Fake News Week Interview: Ania Korsunska on Scientific Misinformation and the Structures That Spread It
By Gemma JoyceMar 22
Published June 26th 2017
Glastonbury 2017 is over, and as thousands of glitter and mud-caked, hungover revelers stumble wearily towards their bus home (many of our own colleagues included), our Brandwatch React team is feeling fresh faced and on it with some Glasto data.
Whether you’re reading this with 3% battery left on your phone on a rumbling coach next to a teenager who’s teetering dangerously over a vomit bag or from the comfort of your office, enjoy re-living this year’s stupendous Glastonbury in five social data charts.
We tracked 1,048,292 mentions of Glastonbury across social media between 22 and 25 June.
Zooming in to mentions that were labelled as coming from Somerset, UK, we found 12,738 in that same time period. That’s a good effort from people running off dwindling phone battery and warm cider.
Saturday was the day that saw the most mentions, closely followed by Sunday.
41% of gender-categorized authors were female, 59% male.
One of the most surprising things we found in the data was the prominence of Jeremy Corbyn.
He was actually mentioned in the Glastonbury conversation more than all of the actual headline acts put together, particularly after he addressed the crowd on the Pyramid Stage on Saturday afternoon.
We predicted that he’d have a big impact during the festival last week when we measured him against the headliners in mentions leading up to the festival.
— Brandwatch React (@BW_React) June 23, 2017
Looking just at the headliners, the Foo Fighters and Radiohead got more mentions overall than Ed Sheeran. Mentions between Foo Fighters and Radiohead were incredibly close with just a hundred or so between them.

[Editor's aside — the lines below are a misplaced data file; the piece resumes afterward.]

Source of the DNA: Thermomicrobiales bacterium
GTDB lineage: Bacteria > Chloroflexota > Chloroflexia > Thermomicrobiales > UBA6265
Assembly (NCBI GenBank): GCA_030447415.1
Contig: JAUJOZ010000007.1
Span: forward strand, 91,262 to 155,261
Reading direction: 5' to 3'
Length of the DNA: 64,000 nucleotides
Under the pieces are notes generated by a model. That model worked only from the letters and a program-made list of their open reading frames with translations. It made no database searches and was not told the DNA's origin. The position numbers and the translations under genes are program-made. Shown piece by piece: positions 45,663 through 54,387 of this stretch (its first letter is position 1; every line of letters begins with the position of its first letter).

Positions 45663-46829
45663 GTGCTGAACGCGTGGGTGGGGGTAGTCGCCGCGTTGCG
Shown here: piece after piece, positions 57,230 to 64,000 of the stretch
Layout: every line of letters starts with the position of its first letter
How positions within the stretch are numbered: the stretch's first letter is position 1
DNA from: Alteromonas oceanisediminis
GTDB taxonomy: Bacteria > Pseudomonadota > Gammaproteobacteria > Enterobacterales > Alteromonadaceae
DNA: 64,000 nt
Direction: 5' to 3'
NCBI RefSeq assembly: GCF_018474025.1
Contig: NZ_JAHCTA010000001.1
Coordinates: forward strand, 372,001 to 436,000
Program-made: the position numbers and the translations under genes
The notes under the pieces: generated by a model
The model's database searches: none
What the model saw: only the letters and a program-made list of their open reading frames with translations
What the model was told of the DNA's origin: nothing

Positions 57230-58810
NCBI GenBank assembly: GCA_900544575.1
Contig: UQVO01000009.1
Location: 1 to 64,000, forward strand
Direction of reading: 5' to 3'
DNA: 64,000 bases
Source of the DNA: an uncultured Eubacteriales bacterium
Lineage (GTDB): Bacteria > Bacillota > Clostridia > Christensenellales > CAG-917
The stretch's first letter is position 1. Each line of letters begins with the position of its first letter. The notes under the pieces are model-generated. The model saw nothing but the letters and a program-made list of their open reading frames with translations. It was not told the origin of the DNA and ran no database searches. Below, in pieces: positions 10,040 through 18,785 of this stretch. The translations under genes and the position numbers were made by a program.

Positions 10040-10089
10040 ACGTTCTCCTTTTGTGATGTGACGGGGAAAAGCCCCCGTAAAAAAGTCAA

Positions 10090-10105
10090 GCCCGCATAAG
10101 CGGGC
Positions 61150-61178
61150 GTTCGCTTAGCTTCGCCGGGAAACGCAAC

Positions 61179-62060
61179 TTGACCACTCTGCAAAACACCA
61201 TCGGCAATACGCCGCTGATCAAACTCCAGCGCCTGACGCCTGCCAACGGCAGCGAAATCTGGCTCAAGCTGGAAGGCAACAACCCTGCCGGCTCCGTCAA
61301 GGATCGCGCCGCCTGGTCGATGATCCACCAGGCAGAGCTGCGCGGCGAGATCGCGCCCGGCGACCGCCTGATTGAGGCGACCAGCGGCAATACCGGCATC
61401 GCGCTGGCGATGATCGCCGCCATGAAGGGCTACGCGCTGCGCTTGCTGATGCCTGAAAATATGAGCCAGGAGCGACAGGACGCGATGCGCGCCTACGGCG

But mentions aren’t everything. We took a look at sentiment-categorized mentions to see which of the headliners was social’s favorite. The Foo Fighters won big time.
Their incredible performance, alongside some (NSFW) hilarious moments, were probably what clinched them the overwhelmingly positive reaction.
Breaking mentions down by gender reveals some interesting points. Women were far less likely to discuss Radiohead and far more likely to talk about Ed Sheeran online. Radiohead’s prominence in the conversation, as mentioned above, is a result of men out-mentioning women throughout the festival.
Usually when we break down mentions by hour at a big event like Glastonbury, real-life moments are the things that cause the spikes. This is true to some extent in this case – for example, Thom Yorke of Radiohead saying “See ya later Theresa May” caused a big spike around 11pm on Friday. However, many of the spikes were driven by Jeremy Corbyn-related tweets, especially on Saturday.
Instead of using a chart, this time we’ve decided to include some notable tweets from Glastonbury.
— Jeremy Corbyn (@jeremycorbyn) June 24, 2017
only at glastonbury …. am fucking howling pic.twitter.com/9fvyVlAI8I
— eveveveve (@eviepevielem0n) June 22, 2017
For fucks sake Glastonbury. 😂😂😂😂 pic.twitter.com/257BKGT1ZZ
— Chandler Bing (@Ry_Davies) June 23, 2017
Glastonbury, enjoyed by tens of thousands of eco warriors, environmentalists and some anti fracking campaigners, all saving the planet. pic.twitter.com/knvB7rQd6M
— Alex Aston (@Alex_Aston) June 25, 2017
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